Now, the integer factors of 711 are: 1, 3, 9, 79 and 237.

This is the same as:

$0.01, $0.03, $0.09, $0.79 or $2.37

Let's theorize that all items are priced below $2.37, that is either $0.01, $0.03, $0.09 or $0.79. This would mean that you must be able to get a sum of $7.11 out of 4 items that are $0.79 or below, which is impossible. If only 1 item is $2.37, then the other 3 must add to 7.11 = 2.37 = 4.74 >> impossible again with 3 items below $1. So, at least 2 items must be priced at $2.37 each, leaving other 2 to be: 7.11 - (2 * 2.37) = 2.37

As you can see, it's impossible to have 2 items priced $0.01, $0.03, $0.09, $0.79 or $2.37 to add to $2.37 without them being $0 and $2.37. Now, this again is impossible, because the product must be a non-zero value.

I see no solution for this probem.

I pick A, B, C, and D to be prices for the items being sold (in cents). The product will look like this:

A * B * C * D = 711

(A * B * C) * D = 711

>> 711 % (A * B * C) == 0

What I mean by above is that EACH of the items bust be an INTEGER FACTOR of 711, in order to divide 711 cents by either of the prices and get an integer value in cents again. This is based on the assumption that the prices are integer values in cents, can't have a dicimal of a cent in price.

Now, the integer factors of 711 are: 1, 3, 9, 79 and 237.

This is the same as:

$0.01, $0.03, $0.09, $0.79 or $2.37

Let's theorize that all items are priced below $2.37, that is either $0.01, $0.03, $0.09 or $0.79. This would mean that you must be able to get a sum of $7.11 out of 4 items that are $0.79 or below, which is impossible. If only 1 item is $2.37, then the other 3 must add to 7.11 = 2.37 = 4.74 >> impossible again with 3 items below $1. So, at least 2 items must be priced at $2.37 each, leaving other 2 to be: 7.11 - (2 * 2.37) = 2.37

As you can see, it's impossible to have 2 items priced $0.01, $0.03, $0.09, $0.79 or $2.37 to add to $2.37 without them being $0 and $2.37. Now, this again is impossible, because the product must be a non-zero value.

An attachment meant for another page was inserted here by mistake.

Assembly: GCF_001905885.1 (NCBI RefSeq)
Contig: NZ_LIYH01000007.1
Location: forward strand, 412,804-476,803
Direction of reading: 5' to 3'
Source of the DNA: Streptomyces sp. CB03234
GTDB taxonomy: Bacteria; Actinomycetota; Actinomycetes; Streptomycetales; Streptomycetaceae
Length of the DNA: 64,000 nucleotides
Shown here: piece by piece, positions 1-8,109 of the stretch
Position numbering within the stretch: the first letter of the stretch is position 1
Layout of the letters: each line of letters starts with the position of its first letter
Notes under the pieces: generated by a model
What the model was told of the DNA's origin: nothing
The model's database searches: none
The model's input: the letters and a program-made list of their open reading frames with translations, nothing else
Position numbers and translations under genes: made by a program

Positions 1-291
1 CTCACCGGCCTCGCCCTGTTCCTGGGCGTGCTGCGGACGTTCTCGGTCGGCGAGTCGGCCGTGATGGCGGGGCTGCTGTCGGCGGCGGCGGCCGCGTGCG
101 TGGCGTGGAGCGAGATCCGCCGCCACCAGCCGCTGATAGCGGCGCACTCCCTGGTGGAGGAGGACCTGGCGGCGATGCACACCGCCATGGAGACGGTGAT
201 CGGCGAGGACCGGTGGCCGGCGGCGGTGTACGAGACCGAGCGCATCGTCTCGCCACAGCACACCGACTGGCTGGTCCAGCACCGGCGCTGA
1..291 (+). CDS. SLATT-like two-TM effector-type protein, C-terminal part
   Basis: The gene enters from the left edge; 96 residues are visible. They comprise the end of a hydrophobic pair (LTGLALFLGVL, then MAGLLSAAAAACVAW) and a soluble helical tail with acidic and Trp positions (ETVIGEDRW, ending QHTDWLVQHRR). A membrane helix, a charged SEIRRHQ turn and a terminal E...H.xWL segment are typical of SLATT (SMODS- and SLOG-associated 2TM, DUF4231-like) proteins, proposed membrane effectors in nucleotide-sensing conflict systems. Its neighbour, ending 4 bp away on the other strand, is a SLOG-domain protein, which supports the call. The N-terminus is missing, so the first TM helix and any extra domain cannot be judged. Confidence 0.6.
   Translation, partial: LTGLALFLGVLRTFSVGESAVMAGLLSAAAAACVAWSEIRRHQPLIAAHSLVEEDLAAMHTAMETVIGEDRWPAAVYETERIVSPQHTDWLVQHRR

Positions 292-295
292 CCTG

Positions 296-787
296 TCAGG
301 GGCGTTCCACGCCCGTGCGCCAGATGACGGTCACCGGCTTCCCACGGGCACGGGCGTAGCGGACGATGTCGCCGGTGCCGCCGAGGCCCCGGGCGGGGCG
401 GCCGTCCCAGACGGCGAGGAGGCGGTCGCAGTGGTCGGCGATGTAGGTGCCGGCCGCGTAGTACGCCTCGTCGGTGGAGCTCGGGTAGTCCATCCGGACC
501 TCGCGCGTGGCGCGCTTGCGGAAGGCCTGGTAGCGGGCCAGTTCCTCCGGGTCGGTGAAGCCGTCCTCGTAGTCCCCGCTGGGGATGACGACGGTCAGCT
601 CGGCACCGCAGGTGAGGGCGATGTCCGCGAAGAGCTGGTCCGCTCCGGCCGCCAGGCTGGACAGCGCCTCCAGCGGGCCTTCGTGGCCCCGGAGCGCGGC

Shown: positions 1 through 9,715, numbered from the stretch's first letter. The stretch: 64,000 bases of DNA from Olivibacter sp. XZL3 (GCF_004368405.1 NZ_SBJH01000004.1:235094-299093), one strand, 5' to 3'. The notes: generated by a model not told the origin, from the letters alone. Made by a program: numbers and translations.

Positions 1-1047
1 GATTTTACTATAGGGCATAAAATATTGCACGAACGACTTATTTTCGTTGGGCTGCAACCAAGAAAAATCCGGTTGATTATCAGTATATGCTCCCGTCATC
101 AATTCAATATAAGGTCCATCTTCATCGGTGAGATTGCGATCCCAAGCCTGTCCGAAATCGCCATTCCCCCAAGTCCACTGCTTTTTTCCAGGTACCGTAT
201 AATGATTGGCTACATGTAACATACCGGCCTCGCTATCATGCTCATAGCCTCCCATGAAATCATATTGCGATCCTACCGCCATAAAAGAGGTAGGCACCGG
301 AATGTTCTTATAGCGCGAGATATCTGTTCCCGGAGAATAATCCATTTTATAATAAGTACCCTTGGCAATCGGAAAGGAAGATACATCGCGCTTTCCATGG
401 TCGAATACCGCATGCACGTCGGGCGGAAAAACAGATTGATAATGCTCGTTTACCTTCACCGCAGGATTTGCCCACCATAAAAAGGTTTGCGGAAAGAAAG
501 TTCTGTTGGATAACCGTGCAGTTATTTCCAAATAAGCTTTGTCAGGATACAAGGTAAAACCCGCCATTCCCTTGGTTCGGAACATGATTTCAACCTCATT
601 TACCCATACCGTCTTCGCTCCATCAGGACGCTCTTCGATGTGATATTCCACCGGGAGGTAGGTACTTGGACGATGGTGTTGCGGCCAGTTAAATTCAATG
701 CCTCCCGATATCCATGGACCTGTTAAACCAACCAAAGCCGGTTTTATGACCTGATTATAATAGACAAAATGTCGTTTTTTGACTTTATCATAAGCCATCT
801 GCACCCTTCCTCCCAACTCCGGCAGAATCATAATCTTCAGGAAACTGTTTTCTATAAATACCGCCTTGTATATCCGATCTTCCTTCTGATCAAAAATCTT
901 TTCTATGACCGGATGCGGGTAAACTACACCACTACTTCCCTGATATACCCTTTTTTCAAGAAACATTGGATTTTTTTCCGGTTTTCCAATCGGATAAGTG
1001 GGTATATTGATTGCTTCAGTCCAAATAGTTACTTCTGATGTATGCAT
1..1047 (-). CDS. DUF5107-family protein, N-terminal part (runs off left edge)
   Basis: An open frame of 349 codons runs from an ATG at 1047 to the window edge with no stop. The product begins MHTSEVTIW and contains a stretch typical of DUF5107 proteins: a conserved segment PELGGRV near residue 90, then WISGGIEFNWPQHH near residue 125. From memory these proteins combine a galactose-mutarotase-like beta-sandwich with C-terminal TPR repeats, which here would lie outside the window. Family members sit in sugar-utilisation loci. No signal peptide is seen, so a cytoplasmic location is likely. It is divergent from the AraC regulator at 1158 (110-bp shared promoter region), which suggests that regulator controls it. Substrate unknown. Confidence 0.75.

I see no solution for this probem.

Jet_Master

05-20-2002, 03:11 PM

YES!!! Ha Ha Ha!!!

This IS getting INTERESTING!!! Ha Ha Ha !!!

I LOVE this thread!!!

This IS getting INTERESTING!!! Ha Ha Ha !!!

I LOVE this thread!!!

Jet_Master

05-20-2002, 03:14 PM

dbaryl, thanks a lot for the info you have provided. I WILL use all that to find any possible solution if possible. if not possible, i will not possibly find an answer that is possible and is correct. but if there is a possible answer, i possibly can find it! just wait for the possible; or for some, my accptance of the impossible.

(either way, i am sure that i have confused you by now)

(either way, i am sure that i have confused you by now)

Dual-Catfish

05-20-2002, 03:21 PM

There is an absolute answer... I once had a program written in C which calculated the answer(s) but I lost it when my HD crashed.

I know the values, but the program would be damn cool to have now :(

I know the values, but the program would be damn cool to have now :(

Jet_Master

05-20-2002, 03:29 PM

the closest i could get was:

the items cost $1.00, $2.91, $1.94, $1.26

the sum is $7.11

but the product is $7.113204 - when you round this up to two decimal points, i get: $7.11!!

but, i didnot use programming. just my mind and a calculator.

the items cost $1.00, $2.91, $1.94, $1.26

the sum is $7.11

but the product is $7.113204 - when you round this up to two decimal points, i get: $7.11!!

but, i didnot use programming. just my mind and a calculator.